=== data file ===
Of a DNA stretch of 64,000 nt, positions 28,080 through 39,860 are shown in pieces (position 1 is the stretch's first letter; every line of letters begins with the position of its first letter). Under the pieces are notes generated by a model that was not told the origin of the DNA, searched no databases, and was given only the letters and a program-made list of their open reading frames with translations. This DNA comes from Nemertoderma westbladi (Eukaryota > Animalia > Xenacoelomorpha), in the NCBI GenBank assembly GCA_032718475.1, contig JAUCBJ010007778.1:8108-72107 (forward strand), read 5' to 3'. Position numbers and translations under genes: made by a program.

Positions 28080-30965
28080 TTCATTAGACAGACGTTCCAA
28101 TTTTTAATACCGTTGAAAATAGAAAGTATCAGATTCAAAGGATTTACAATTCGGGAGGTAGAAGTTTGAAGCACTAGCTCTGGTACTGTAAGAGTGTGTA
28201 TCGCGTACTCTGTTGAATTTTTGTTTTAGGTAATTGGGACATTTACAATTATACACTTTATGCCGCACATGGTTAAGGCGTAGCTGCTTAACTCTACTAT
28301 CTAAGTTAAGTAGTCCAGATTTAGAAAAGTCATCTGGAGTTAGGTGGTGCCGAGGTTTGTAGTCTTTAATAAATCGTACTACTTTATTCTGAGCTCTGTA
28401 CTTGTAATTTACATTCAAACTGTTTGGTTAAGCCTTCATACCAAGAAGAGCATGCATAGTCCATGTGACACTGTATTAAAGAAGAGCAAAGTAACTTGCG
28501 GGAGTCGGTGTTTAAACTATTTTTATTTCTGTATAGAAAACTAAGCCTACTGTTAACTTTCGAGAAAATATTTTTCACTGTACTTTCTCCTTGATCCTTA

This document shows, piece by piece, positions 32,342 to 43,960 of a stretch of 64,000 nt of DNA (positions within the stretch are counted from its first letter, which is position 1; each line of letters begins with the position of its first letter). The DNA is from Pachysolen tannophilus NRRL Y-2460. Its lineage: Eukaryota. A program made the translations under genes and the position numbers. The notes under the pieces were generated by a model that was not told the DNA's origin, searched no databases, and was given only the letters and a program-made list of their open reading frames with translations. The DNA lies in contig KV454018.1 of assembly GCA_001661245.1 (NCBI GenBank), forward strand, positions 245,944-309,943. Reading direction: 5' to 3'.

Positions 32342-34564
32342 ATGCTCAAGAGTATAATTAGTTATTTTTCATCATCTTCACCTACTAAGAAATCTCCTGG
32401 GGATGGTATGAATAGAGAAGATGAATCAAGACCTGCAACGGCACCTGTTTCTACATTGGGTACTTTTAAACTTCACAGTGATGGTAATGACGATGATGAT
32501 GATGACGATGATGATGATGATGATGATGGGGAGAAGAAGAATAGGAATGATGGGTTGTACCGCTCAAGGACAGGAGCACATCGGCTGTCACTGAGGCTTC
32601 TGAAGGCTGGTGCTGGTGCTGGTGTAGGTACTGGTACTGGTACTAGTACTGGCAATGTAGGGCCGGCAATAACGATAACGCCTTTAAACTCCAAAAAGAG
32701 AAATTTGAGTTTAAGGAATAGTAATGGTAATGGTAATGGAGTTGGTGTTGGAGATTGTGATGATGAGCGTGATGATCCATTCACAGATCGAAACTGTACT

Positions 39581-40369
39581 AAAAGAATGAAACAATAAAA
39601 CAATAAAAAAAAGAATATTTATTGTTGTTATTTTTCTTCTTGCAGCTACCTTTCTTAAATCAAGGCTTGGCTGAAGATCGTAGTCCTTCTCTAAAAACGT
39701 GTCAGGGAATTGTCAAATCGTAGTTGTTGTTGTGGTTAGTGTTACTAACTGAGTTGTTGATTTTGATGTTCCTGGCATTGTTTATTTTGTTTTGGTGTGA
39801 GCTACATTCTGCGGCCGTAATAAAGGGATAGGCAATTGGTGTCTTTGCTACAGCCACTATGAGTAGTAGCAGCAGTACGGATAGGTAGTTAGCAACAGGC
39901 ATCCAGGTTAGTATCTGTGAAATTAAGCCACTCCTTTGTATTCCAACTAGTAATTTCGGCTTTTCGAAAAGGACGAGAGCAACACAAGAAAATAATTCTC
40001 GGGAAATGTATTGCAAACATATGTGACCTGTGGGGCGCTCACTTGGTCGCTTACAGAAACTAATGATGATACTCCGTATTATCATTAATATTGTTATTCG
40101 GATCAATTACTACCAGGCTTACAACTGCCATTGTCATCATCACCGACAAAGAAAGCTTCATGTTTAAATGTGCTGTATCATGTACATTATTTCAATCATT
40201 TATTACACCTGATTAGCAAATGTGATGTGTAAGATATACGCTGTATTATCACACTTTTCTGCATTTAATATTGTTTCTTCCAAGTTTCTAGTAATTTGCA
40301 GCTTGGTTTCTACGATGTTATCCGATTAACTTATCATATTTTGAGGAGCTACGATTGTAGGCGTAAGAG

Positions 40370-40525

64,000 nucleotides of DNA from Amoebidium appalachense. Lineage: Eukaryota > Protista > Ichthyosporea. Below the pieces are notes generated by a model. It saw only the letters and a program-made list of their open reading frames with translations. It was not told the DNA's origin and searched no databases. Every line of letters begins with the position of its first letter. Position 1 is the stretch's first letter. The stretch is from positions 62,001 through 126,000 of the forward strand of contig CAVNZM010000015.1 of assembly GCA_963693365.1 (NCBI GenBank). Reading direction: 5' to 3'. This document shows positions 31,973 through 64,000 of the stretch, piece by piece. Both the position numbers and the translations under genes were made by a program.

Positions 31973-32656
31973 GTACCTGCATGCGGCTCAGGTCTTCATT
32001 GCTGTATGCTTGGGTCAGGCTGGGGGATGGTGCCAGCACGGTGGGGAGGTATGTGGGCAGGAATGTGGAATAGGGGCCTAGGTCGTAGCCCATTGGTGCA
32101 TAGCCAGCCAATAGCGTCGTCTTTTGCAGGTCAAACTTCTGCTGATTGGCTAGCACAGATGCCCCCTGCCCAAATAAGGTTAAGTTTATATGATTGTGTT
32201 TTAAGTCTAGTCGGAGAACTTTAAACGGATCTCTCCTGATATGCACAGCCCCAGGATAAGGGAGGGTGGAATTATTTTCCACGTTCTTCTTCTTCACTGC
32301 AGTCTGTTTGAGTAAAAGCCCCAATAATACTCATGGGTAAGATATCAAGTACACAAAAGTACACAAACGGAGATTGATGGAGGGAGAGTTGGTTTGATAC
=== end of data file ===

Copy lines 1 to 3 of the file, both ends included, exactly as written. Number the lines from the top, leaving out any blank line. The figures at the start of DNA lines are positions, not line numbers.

Of a DNA stretch of 64,000 nt, positions 28,080 through 39,860 are shown in pieces (position 1 is the stretch's first letter; every line of letters begins with the position of its first letter). Under the pieces are notes generated by a model that was not told the origin of the DNA, searched no databases, and was given only the letters and a program-made list of their open reading frames with translations. This DNA comes from Nemertoderma westbladi (Eukaryota > Animalia > Xenacoelomorpha), in the NCBI GenBank assembly GCA_032718475.1, contig JAUCBJ010007778.1:8108-72107 (forward strand), read 5' to 3'. Position numbers and translations under genes: made by a program.

Positions 28080-30965
28080 TTCATTAGACAGACGTTCCAA